Mobile crisis providers or other crisis entities such as hospitals or law enforcement can contact TN START AST for assistance with persons who have or are suspected to have an intellectual or developmental disability. The teams will work alongside mobile crisis or others to assist in stabilizing the person and provide consultation for additional resources, supports and services that may benefit the person. TN START AST will also bring local emergency or crisis service providers and support teams together to develop and implement effective stabilization plans to prevent and stabilize crises. TN START AST will continue efforts to provide information and education through clinical consultation, regional education events, and training for communities and service providers to strengthen existing supports and services.

TN START AST will be available in early 2021. Referrals for TN START AST can be made by anyone. For more information or updates on implementation and the referral process, please visit  https://www.tn.gov/didd/for-consumers/assessment-stabilization-teams.html .

I am extremely grateful to Michelle for sharing this information, but I’m even more grateful for the efforts of DIDD, the Tennessee Council on Developmental Disabilities and the Center for START Services to bring this initiative to our state. I talk with families frequently whose loved ones have had great difficulties getting appropriate crisis mental health services. And I know provider agencies often struggle with this as well. My hope is that TN START AST (as much as I hate acronyms) will be a blessing to many, many individuals in Tennessee. And even though it’s initially limited to those enrolled or eligible for Medicaid Waivers, I hope the training and education that will take place will create a ripple effect to improve crisis and prevention services for everyone in our state. Thank you so very much!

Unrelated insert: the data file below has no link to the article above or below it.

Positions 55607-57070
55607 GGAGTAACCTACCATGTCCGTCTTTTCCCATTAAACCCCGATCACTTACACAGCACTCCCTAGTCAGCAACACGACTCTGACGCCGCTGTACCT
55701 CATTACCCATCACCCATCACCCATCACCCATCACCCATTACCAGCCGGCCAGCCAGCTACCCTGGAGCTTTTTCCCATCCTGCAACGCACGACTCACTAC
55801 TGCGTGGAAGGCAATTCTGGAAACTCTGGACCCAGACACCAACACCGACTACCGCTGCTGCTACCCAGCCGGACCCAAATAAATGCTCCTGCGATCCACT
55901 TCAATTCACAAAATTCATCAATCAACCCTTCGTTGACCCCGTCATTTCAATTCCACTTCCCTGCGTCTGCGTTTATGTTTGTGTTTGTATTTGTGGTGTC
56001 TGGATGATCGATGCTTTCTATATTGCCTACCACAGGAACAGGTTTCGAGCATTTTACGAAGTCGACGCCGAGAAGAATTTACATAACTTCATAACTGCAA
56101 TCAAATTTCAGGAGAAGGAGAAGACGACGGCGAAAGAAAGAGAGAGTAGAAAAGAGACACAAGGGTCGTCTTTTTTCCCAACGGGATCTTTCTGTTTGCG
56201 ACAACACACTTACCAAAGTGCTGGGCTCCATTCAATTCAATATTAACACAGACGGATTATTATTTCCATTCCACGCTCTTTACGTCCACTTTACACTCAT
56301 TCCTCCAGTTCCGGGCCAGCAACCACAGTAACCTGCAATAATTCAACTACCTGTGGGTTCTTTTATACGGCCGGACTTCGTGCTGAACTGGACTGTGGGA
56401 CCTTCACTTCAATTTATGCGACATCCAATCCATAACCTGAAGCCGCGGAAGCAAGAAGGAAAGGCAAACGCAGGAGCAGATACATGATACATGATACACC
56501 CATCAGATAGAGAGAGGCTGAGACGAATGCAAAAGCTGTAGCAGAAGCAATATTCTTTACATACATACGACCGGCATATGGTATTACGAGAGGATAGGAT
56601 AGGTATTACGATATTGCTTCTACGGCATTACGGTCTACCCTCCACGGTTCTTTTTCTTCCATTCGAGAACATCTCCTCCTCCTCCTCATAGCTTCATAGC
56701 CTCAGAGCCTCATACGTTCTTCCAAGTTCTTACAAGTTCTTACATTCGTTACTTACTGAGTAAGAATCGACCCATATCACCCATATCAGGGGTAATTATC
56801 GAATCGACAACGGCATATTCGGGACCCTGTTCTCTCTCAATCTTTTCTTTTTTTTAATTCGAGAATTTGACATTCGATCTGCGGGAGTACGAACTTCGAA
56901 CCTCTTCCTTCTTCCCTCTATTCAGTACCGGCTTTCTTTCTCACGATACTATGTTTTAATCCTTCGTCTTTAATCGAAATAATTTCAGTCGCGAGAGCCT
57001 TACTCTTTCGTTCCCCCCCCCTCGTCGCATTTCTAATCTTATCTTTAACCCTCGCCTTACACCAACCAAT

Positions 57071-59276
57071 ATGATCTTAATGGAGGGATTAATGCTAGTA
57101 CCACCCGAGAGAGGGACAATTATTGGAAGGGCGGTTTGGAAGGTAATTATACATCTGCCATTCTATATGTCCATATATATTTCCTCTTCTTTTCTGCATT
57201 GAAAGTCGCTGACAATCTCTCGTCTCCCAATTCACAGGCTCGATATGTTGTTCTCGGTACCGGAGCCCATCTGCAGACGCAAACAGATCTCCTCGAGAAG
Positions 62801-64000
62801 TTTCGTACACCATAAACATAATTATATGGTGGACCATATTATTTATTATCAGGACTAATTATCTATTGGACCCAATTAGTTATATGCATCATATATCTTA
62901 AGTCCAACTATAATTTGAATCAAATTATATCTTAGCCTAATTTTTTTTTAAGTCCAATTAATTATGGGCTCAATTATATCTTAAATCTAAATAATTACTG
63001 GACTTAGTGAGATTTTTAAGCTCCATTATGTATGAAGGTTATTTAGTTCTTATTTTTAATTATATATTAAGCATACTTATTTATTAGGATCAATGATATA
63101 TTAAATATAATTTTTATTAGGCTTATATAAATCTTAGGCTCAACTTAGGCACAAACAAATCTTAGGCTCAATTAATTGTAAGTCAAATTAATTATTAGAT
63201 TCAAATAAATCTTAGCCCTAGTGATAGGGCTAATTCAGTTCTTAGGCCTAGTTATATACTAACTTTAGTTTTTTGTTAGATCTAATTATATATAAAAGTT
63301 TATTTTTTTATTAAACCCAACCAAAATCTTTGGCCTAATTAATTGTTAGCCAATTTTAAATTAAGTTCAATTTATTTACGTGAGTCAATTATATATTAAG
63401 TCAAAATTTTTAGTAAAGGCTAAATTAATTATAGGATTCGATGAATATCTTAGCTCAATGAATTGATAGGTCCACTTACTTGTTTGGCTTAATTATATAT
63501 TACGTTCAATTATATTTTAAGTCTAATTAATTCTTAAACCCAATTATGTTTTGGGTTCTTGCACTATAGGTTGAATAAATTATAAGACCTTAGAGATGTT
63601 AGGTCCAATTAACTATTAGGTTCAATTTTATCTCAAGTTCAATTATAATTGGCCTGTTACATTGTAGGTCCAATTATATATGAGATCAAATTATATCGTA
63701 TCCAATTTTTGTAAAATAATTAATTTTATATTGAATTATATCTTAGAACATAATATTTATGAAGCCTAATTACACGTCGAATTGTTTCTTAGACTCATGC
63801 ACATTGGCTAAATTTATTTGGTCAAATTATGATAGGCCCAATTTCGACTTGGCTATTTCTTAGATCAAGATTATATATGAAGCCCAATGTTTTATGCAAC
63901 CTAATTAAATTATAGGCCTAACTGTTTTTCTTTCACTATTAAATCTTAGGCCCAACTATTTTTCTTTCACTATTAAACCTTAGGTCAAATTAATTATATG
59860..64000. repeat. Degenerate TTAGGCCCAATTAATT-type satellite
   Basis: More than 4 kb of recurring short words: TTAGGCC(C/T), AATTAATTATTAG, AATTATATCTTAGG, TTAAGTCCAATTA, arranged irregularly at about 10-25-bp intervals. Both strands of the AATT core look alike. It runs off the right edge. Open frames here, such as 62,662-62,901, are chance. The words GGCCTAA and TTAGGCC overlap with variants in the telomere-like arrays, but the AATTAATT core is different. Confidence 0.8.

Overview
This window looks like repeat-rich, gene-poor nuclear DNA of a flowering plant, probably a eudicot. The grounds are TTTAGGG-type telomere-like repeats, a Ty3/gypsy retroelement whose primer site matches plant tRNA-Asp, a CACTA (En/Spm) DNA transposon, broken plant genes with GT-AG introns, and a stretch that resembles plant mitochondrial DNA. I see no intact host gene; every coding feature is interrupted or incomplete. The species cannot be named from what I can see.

Michelle Bagby smilingMichelle Bagby is the statewide coordinator of Behavioral and Mental Health Services for the Tennessee Department of Intellectual and Developmental Disabilities. Michelle is a licensed behavior analyst and holds a master’s degree in clinical psychology from Middle Tennessee State University. Michelle has more than 15 years of clinical experience working with individuals with intellectual and developmental disabilities and mental/behavioral health needs. Michelle has been with DIDD since 2016 and began working within the Behavior Analysis Unit at the Middle Tennessee Regional Office and has since been promoted to her current central office position.  Michelle has had a variety of past clinical experience, including providing behavior analysis services for children with IDD and their caregivers in home and community settings, working as a mental health specialist at Vanderbilt Psychiatric Hospital, and working as a residential counselor at a residential treatment center for juvenile sex offenders.

February 2, 2021